Common Names: Star Polyps, Green Star Polyps, sometimes shortened to GSP.
Scientific Name: Briareum violacea or Briareum violaceum. Formally classified as Clavularia viridis.
Green Star Polyps are small typically light tan to yellowish-green to a bright fluorescent green polyps connected together by a rubbery purple colored mat. Larger colonies can create a dense carpet. The polyps are open during the day and retract at night or when disturbed.
Green Star Polyps are extremely hardy and a popular soft coral for beginners.
Will tolerate fairly low light levels, but will tend to develop brighter or deeper colors under higher intensity lighting.
Prefers moderate water motion though seem to do OK even under strong water currents.
High. While they do not seem to have much of a stinging capability, Green Star Polyps can spread quickly under good conditions and quickly overrun their neighbors. Once established, they can be hard to remove from the rock work and many aquarists have regretted adding them to their tank.
Green Star Polyps are photosynthetic and require no supplemental feeding. It is unknown if they will take any prepared foods.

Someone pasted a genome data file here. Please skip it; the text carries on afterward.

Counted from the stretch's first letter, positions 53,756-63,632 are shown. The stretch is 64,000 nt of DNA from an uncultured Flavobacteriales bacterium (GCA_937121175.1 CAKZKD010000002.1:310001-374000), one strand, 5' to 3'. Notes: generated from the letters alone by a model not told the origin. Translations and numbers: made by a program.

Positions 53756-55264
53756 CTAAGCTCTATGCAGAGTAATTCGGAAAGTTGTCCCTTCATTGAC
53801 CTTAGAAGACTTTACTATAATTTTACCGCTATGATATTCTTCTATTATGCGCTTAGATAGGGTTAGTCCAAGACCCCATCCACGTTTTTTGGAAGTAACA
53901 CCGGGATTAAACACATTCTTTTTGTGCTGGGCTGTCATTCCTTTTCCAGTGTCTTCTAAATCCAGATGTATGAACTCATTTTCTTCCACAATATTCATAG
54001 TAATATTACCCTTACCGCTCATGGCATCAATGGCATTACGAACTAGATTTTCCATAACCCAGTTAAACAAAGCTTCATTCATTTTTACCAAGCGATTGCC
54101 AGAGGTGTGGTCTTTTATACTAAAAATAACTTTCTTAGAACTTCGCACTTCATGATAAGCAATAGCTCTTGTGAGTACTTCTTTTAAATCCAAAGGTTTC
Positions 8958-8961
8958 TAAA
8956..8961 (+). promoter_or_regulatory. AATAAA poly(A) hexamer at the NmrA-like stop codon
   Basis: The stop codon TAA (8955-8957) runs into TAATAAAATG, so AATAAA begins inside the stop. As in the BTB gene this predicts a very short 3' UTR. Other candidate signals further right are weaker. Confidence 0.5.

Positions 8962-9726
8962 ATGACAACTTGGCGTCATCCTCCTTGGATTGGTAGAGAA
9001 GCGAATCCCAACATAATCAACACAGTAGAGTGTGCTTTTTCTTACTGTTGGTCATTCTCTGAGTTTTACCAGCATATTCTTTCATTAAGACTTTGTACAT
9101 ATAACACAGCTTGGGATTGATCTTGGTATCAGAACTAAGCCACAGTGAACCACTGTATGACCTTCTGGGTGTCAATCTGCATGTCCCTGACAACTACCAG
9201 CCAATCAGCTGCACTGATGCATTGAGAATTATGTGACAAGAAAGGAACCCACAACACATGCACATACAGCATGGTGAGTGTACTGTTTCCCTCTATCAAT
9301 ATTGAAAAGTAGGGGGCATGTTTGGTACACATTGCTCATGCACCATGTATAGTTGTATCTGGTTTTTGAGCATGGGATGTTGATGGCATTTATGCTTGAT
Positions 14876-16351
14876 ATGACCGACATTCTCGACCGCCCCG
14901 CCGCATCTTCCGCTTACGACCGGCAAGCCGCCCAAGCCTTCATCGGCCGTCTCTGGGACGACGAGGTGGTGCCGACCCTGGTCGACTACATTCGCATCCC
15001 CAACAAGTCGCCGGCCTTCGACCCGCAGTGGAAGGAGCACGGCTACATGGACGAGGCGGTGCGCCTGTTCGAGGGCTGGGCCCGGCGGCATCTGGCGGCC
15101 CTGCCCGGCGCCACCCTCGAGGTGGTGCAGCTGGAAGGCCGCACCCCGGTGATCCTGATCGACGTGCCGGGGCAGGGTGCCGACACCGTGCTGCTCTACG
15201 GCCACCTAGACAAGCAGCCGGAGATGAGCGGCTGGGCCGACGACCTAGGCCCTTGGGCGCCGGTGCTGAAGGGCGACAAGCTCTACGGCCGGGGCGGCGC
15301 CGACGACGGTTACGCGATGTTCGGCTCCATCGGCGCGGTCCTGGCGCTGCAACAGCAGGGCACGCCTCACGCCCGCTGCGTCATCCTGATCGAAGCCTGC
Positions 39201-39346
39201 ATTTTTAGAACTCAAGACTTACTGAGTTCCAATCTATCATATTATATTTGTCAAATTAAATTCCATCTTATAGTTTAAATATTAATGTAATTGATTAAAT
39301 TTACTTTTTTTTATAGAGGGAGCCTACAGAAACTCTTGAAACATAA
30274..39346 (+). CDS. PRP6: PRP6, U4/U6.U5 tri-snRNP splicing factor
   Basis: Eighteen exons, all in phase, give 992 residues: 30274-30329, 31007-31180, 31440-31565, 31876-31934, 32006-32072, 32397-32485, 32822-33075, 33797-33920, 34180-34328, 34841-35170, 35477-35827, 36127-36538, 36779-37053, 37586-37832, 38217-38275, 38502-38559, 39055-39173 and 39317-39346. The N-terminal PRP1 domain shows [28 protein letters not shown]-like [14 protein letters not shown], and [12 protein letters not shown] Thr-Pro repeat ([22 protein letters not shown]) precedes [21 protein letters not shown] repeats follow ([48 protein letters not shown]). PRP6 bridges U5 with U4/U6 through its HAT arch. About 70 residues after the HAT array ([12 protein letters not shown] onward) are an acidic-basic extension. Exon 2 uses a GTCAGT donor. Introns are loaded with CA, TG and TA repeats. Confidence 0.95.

Supplements & Water Chemistry:
Basically if your water hasn’t killed anything, Green Star Polyps will survive but ideal conditions are the same as for most corals.
Salinity should be maintained between sg 1.024 and 1.026.
Alkalinity should be maintained in the dKH 7-12 range
Calcium should be maintained at 400 ppm or higher.
pH should be maintained between 8.1-8.4
Does well within a range of at least 74º to 84º F
Best positioning for Green Star Polyps is to put them somewhere that you can control their growth if necessary. This may be an isolated rock on the sand or similar type of island from which they cannot escape. They will also cover the back wall of the aquarium which can give a nice look. On smooth surfaces, it is easy to scrap part of the mat off to control the spread.
Easy to propagate. Large mats can sometimes be lifted and cut with scissors into smaller pieces. These small pieces can then be attached to a suitable substrate such as rocks for the coral to attach to. Rubber bands can hold the cuttings in place until they attach to the substrate.